Fridtjof Nansen

When Fridtjof Nansen was born in 1861, there were no new shores to discover. The outlines of the world map had been virtually completed; Nansen helped to fill in the details.

Fridtjof Nansen was a scientist, statesman and Nobel Peace Prize Laureate. His devotion to humanitarian causes saved the lives of countless thousands after WWI. But he regarded himself first and foremost as an explorer and scientist. It was in this role that he was happiest.

Nansen was born into a family with a distinguished record of service to the nation. A paternal ancestor, Hans Nansen – one-time mayor of Copenhagen – had explored the White Sea. Fired with this same urge to probe the unknown, the young Nansen, only 26 years of age, decided to mount an expedition to cross the Greenland icecap
His six-man strong expedition set forth in 1888. It faced a totally hostile environment. Twelve days passed before the team was even able to set foot on the mainland, after leaving the safety of the expedition's main vessel. The men completed the trek across the icecap, reaching the west coast of Greenland in September. Throughout the hazardous journey, Nansen and his men meticulously recorded the meteorological conditions and compiled other scientific data.

The six returned to Norway and national acclaim. But Nansen was not content to rest on his laurels. Earlier observations had convinced him that a strong east-west current must flow from Siberia towards the North Pole, and from there down to Greenland.

Determined to prove the truth of his theory, Nansen drew up the specifications for a ship strong enough to withstand the pressure of the ice. The plan was to sail it eastwards along the Northeast Passage to the New Siberian Islands until it froze into the ice. The crew would remain on board the ship while it drifted westwards with the ice towards the North Pole and the straits between Svalbard and Greenland.

The expedition left Christiania (now Oslo) in June 1893, with enough provisions for five years and fuel for eight. The "Fram" sailed east along the northern shore of Siberia. About 100 miles short of the New Siberian Islands Nansen changed course to due north. By 20 September, at latitude 79 degrees, the "Fram" was firmly locked in the pack ice. Nansen and his men prepared to drift westwards towards Greenland.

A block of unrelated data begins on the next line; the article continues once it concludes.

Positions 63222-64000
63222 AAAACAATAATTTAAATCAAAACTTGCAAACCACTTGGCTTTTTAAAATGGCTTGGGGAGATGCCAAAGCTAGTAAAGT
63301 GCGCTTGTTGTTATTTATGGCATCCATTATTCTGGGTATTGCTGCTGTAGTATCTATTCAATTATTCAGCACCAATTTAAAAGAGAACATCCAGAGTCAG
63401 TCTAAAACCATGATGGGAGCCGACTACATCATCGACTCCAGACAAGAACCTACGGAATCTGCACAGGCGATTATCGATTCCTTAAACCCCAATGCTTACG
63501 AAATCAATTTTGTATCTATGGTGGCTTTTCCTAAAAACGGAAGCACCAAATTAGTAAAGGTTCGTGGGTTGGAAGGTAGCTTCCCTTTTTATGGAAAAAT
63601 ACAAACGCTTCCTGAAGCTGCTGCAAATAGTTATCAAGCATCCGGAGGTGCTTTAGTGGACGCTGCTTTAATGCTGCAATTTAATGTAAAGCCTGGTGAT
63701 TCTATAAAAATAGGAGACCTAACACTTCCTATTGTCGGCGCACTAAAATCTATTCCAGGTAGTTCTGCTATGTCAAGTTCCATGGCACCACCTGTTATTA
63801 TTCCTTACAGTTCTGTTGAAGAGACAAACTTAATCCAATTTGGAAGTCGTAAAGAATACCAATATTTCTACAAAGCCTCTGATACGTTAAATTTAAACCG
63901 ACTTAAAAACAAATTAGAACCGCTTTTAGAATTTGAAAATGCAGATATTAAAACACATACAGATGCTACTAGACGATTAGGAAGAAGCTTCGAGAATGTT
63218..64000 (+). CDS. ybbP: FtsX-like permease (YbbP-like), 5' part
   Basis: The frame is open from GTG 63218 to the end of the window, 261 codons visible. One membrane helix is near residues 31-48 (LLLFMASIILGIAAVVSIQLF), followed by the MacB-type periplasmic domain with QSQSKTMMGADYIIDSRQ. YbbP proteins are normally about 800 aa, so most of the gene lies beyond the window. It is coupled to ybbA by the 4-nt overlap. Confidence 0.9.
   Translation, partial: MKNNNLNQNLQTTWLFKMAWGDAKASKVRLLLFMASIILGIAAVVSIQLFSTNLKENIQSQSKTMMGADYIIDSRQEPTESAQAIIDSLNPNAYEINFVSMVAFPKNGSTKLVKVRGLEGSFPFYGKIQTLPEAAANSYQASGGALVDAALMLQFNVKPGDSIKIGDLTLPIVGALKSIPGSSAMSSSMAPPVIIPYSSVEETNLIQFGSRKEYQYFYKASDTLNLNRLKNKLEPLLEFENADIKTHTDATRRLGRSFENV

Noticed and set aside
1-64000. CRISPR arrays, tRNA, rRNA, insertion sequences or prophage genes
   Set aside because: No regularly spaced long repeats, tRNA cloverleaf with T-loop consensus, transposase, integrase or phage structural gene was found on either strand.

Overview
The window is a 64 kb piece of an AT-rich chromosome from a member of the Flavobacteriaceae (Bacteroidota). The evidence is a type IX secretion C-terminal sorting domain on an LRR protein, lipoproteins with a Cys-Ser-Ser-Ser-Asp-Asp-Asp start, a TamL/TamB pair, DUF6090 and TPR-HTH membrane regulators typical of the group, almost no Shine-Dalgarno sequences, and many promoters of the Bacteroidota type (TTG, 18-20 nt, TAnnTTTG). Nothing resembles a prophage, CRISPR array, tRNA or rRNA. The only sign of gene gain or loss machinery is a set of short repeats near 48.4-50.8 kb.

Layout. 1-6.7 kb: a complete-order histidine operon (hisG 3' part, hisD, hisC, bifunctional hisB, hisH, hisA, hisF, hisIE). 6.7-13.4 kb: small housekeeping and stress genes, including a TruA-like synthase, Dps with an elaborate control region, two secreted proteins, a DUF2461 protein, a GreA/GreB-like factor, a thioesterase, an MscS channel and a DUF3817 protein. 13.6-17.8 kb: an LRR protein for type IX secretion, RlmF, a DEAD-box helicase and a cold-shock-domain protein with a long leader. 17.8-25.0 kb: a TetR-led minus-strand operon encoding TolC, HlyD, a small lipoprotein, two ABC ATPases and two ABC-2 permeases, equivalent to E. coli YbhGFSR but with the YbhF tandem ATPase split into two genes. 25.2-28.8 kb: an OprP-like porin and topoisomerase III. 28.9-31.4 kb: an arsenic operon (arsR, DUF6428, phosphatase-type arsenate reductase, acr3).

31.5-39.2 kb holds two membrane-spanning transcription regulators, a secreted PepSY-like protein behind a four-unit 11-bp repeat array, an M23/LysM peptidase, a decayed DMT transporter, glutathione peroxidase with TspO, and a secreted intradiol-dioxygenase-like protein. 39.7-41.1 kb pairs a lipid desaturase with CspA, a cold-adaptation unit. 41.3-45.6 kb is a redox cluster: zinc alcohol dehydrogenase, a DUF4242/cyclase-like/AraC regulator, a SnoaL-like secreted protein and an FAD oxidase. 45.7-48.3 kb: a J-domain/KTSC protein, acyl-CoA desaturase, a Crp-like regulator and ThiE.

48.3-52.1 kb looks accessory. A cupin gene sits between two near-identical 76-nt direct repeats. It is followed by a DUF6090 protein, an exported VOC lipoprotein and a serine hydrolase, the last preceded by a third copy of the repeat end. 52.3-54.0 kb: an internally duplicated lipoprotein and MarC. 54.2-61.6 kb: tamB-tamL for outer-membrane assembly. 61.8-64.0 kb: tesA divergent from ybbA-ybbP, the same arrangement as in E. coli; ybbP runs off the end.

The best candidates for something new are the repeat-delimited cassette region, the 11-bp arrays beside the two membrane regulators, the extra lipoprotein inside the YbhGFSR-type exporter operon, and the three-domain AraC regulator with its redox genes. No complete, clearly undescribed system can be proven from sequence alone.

The "Fram" did not drift as close to the North Pole as Nansen had hoped. He resolved to make a bid for the Pole, taking with him one of the strongest and most stalwart of his men, Hjalmar Johansen. Their attempt was unsuccessful. Conditions were far worse than expected; their way was often barred by ice ridges or by patches of open water that caused delays. Finally, at 86 degrees 14 minutes north, they decided to turn back, and to make for Franz Josef Land. Nansen and Johansen had not reached the Pole, but they had been closer to it than any person before them.

In August 1897 an expedition vessel deposited Nansen and Johansen at the Norwegian port of Vardø. On that same day, and unbeknownst to them, the "Fram" had shaken off the last of the pack ice near Spitsbergen, and was steaming south for the first time in three years. Nansen's theory had proven correct. It had followed the current that he had argued must exist. Furthermore, the expedition had collected valuable information on currents, winds and temperatures, and proven beyond doubt that there was no land close to the Pole on the Eurasian side, but a deep, ice-covered ocean. For the new science of oceanography, the voyage of the "Fram" was of major importance. For Nansen it marked a vocational turning point. Oceanography became the focus of his research.

Nansen's major exploring days were over. However, he continued to contribute to science by compiling extensive data from both the Norwegian Sea and the Atlantic Ocean.


Source: By Linn Ryne   |   Share on your network   |   print